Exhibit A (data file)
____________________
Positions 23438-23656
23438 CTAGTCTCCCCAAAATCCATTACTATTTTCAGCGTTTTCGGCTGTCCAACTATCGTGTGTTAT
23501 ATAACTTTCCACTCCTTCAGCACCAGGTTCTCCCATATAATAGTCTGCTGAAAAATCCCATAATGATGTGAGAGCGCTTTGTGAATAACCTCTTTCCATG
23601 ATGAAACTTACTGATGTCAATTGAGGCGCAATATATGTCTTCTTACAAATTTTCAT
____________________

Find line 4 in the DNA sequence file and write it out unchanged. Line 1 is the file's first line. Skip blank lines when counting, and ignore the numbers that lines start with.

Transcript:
23601 ATGAAACTTACTGATGTCAATTGAGGCGCAATATATGTCTTCTTACAAATTTTCAT